The role of interleukin-10 in regulating neuroinflammation relevant to tauopathies Lea L Weston1, Shanya Jiang1, Devon Chisholm1, Kiran Bhaskar1 1University of New Mexico Health Sciences Center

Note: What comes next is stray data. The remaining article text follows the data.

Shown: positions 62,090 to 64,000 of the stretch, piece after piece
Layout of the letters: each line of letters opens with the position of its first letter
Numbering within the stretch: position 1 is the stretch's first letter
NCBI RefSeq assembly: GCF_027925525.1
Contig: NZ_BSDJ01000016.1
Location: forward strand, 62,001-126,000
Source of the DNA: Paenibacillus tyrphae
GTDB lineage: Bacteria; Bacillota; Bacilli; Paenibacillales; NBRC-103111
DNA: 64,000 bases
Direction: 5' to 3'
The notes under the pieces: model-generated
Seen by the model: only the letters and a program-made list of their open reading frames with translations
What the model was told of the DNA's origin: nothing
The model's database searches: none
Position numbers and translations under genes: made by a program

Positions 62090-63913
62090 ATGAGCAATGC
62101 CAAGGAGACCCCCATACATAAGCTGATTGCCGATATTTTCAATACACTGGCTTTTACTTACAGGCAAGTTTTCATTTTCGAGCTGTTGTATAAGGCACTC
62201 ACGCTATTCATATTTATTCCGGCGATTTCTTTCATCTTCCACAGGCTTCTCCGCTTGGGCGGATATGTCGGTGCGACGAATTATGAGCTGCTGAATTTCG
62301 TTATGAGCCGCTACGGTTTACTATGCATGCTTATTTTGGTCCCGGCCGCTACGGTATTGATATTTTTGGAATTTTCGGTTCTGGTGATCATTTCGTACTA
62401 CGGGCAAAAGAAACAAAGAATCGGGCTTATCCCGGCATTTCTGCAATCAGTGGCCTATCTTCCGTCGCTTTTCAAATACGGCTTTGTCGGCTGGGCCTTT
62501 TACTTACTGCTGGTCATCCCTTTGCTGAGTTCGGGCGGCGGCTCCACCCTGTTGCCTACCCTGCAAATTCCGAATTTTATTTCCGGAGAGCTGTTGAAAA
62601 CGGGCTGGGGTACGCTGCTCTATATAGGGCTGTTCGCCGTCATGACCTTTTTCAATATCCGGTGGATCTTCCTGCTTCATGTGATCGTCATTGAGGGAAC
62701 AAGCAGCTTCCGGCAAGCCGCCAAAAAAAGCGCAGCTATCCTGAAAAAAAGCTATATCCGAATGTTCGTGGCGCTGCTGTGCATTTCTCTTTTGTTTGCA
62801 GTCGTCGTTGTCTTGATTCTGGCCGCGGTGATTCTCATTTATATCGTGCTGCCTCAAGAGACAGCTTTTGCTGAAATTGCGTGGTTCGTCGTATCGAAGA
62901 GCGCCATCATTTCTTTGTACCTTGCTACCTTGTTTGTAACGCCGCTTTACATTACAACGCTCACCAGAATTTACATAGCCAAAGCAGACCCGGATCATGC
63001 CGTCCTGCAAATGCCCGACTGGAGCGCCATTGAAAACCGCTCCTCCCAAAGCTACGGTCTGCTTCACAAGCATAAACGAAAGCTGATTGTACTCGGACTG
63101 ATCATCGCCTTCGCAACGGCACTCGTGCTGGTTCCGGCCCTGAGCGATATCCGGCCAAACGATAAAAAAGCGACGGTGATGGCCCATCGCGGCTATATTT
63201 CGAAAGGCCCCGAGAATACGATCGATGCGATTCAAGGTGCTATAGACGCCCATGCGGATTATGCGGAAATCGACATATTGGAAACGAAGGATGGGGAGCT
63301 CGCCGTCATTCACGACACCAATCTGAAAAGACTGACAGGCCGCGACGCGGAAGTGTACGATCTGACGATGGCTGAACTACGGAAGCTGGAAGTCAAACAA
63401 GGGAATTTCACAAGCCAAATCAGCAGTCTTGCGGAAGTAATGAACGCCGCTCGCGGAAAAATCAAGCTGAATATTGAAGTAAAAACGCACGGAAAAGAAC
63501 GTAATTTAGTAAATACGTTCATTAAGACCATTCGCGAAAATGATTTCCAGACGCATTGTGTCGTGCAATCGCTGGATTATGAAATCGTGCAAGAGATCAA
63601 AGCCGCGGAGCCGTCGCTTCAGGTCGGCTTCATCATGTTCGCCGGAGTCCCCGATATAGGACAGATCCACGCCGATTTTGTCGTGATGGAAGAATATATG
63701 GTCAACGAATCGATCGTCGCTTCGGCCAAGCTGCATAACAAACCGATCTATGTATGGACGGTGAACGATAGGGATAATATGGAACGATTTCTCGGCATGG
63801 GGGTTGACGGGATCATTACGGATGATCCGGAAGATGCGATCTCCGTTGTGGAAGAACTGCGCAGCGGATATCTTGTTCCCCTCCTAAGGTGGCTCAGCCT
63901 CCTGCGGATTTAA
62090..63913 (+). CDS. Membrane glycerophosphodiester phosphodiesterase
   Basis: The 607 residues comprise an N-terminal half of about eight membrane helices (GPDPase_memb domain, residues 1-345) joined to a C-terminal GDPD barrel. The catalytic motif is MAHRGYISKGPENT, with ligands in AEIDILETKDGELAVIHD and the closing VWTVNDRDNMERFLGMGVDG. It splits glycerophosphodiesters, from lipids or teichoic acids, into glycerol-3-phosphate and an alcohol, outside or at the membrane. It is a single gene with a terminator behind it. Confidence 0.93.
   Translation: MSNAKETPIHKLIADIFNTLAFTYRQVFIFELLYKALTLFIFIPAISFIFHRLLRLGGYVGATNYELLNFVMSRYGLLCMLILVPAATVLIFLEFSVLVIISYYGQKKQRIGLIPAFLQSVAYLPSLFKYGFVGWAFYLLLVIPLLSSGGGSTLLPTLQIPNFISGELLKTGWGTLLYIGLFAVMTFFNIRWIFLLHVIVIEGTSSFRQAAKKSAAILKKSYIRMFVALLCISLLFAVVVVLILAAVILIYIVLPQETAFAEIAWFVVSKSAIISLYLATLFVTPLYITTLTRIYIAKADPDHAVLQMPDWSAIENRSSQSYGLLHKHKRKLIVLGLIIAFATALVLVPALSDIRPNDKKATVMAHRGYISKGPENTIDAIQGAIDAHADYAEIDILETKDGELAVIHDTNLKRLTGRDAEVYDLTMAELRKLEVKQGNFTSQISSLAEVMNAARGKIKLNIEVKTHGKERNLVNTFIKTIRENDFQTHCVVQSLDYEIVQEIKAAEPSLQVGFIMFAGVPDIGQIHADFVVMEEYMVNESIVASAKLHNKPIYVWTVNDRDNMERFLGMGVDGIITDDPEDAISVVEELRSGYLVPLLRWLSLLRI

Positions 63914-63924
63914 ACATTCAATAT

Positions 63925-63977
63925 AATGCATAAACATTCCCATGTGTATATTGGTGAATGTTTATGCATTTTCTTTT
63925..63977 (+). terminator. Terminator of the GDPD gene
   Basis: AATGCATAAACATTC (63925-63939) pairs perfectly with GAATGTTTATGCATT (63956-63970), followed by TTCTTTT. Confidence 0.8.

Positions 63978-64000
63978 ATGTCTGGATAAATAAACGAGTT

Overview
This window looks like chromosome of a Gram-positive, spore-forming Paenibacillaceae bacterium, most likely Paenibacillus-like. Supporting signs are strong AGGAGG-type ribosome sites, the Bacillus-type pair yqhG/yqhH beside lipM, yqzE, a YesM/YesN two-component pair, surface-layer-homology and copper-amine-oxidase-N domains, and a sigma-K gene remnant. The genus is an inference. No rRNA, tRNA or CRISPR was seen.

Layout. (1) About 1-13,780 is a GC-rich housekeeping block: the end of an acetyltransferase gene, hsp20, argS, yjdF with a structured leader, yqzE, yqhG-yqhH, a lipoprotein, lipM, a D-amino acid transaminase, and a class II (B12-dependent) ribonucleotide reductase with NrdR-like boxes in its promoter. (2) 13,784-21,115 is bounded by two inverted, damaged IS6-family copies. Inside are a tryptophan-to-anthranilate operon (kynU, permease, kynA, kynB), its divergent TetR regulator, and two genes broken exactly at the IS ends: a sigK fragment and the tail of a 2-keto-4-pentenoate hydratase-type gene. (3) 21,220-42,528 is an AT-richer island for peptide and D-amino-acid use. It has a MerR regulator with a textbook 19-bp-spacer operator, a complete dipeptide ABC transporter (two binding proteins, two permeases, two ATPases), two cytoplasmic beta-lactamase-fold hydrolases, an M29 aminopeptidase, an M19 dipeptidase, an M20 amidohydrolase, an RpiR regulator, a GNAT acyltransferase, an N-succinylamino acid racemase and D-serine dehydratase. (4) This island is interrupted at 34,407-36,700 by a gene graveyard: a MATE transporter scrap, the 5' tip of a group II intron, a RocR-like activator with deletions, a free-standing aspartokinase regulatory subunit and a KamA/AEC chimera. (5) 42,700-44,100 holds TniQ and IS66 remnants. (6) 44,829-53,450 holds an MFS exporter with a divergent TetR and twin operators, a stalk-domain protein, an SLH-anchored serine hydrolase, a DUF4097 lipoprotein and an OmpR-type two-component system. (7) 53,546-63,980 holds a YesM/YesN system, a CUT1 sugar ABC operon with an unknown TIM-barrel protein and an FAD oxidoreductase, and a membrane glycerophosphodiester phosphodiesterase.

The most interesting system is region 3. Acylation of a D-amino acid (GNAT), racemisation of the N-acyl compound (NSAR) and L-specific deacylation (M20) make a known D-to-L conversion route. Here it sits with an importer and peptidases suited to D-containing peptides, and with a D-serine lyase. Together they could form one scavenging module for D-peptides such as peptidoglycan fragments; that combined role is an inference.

Tauopathies include a number of neurodegenerative diseases associated with pathological formations of microtubule associated protein tau (MAPT or tau) in the brain. Neuroinflammation is a common feature of tauopathies and data shows that microglia-mediated inflammation promotes tau phosphorylation, a signature of tau pathology. Given that the anti-inflammatory cytokine, interleukin-10 (IL-10), can suppress pro-inflammatory microglia responses, we hypothesize that IL-10 has a role in regulating neuroinflammation that promotes tau pathology. We used two in vivo approaches to model the effects of inflammation on tau and determine the role of IL-10 in the progression of tau pathology. First, we compared the effects of lipopolysaccharide (LPS)-induced inflammation on endogenous mouse tau in Il10-deficient versus wildtype C57BL/6 control mice. Brains were perfused and microdissected to determine neuroinflammation and tau phosphorylation using qPCR, MSD, Western blot and IHC. The Il10-deficient mice injected with LPS showed significantly enhanced tau phosphorylation within 24 h in the hippocampus compared to LPS injected wildtype mice. Interestingly, levels of total tau were significantly reduced in LPS-injected Il10-deficient mice compared to vehicle injected Il10-deficient and wildtype control mice (with or without LPS). LPS injected Il10-deficient mice had significantly elevated levels of activated p38 mitogen activated protein kinase (p38 MAPK) compared to LPS injected wildtype mice. In the second approach, we examined the effects of Il10 deficiency in our human tau (hTau) transgenic mouse model by crossing Il10-deficient mice to our hTau mice. Brains were perfused and microdissected to determine neuroinflammation and tau phosphorylation using qPCR, MSD, Western blot and IHC. Preliminary examination of our Il10-deficient hTau mice showed no significant differences in tau pathology in Il10-deficient hTau versus control hTau mice at early time points. However, several more target mice have been generated and will be added to the study. Our results suggest IL-10 plays a role in limiting inflammation-induced tau pathology in C57BL/6 mice. Currently, preliminary data on Il10-deficient hTau mice are insufficient to determine the role of IL-10 in our genomic model of tauopathy and the study is still in progress.